Animal Perception

Apparently many animals are scared of power lines because of how they flash like fireworks. Caribou keep miles away, which is a problem for the whole migratory thing. What? Never noticed the power-line fireworks display? It happens to be in the ultraviolet spectrum, which most animals besides apes see just fine. It is an interesting thought–most animals can tell if the power lines are live just by looking at them.

But just as interesting is that animal behavior with fairly obvious causes could remain a complete mystery to us, because we don’t look at the world through their eyes. Now this is kind of hard to do, but we could do a much better job with a little imagination. We know a lot about what color spectrums are visible to different creatures and what pitches they can hear. We know about echolocation, Jacobson’s organ, motion-sensing freckles on alligators and electrical sensitivity in fishes–all sensory fields foreign to most of us.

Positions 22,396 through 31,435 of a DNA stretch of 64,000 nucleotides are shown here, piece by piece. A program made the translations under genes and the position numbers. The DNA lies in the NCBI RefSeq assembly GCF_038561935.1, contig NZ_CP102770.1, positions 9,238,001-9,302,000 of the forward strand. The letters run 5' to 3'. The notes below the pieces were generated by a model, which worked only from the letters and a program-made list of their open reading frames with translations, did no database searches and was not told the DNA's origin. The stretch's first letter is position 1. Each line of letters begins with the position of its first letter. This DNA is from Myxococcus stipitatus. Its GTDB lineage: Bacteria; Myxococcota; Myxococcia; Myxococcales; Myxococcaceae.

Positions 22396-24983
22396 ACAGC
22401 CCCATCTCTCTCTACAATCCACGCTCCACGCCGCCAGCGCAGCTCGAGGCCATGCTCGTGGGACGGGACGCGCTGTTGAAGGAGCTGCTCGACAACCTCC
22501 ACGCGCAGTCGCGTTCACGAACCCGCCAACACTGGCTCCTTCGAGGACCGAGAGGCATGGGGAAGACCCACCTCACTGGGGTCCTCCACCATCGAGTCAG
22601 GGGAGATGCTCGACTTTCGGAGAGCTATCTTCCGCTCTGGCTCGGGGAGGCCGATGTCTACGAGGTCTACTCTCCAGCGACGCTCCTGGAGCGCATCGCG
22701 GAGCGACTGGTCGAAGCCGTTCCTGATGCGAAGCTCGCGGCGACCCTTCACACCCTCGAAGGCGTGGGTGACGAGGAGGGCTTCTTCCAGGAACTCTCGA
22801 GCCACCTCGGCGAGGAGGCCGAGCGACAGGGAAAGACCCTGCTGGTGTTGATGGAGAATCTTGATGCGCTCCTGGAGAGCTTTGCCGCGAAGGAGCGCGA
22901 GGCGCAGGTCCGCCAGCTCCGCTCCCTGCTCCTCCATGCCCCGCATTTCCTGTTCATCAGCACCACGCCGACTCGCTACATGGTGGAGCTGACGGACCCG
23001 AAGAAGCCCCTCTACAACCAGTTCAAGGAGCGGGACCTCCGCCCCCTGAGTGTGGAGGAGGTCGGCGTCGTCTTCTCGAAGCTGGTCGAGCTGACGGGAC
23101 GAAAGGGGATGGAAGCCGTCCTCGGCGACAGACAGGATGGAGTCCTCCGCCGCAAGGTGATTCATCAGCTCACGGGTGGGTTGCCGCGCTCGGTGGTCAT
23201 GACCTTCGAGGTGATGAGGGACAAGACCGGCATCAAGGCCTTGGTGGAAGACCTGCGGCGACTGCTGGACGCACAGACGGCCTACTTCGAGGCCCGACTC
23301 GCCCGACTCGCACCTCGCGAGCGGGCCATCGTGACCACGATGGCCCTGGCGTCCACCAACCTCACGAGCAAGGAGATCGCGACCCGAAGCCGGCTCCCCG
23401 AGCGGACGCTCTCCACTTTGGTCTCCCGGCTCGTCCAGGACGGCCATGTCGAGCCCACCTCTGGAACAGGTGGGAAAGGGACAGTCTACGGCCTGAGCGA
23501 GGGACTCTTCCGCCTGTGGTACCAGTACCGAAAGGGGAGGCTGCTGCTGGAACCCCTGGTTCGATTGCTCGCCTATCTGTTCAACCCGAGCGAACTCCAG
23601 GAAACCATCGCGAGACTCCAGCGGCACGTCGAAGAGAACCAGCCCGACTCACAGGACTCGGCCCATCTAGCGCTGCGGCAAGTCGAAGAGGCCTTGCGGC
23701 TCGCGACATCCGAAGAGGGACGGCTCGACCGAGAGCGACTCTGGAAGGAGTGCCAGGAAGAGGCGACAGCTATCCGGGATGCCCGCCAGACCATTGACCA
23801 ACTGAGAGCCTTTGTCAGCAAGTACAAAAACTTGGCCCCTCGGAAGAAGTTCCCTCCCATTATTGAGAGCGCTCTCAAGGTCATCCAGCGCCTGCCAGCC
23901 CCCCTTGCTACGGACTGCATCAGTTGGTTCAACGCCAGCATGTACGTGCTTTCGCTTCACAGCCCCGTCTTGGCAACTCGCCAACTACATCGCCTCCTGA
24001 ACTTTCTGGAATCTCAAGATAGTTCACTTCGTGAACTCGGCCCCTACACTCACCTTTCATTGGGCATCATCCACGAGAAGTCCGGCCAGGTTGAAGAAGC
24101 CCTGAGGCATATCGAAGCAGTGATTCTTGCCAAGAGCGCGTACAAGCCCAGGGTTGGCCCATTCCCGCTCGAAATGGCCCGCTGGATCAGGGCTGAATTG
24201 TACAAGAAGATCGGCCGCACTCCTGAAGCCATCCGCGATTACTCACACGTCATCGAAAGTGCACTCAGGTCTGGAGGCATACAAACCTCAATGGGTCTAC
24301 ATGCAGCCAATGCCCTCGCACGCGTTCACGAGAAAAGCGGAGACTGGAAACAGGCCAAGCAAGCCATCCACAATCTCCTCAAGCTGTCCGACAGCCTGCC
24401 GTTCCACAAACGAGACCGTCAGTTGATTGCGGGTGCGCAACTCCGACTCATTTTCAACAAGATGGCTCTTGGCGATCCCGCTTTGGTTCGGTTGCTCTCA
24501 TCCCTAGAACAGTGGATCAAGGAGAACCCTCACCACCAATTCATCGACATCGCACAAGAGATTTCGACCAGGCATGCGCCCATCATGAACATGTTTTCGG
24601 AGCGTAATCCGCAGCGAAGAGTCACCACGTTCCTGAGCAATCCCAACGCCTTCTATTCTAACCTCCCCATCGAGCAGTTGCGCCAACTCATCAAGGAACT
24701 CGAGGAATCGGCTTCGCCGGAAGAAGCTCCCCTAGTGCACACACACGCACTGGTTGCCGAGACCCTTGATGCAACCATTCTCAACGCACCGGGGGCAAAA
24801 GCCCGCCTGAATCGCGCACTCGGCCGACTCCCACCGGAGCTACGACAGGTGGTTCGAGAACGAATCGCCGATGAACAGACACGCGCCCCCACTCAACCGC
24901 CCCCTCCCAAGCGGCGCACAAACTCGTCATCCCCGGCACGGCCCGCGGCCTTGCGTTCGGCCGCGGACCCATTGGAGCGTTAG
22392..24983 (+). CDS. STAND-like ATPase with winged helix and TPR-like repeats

When we ask if an animal is camouflage or aposomatic, we need to ask for whom. I suspect that while the coral snake is aposomatically colored for bird predators, with their broad range of color vision, and humans, it is fairly well camouflaged for any predators that are red-green colorblind. And who knows what may have bright warning colors in the UV spectrum but look perfectly drab to us humans.

Understanding animal behavior and our influence on it will require us to put more effort into understanding the other ways of perceiving the world.

Maybe one of you can write a Google Glass app for ecologists, with settings to render visible the appropriate spectrums for different animals.

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About dghenderson

David Henderson teaches environmental ethics in the Philosophy and Religion Department at Western Carolina University. He has a Ph.D. in philosophy and and M.S. in wildlife and fisheries sciences from Texas A&M University.

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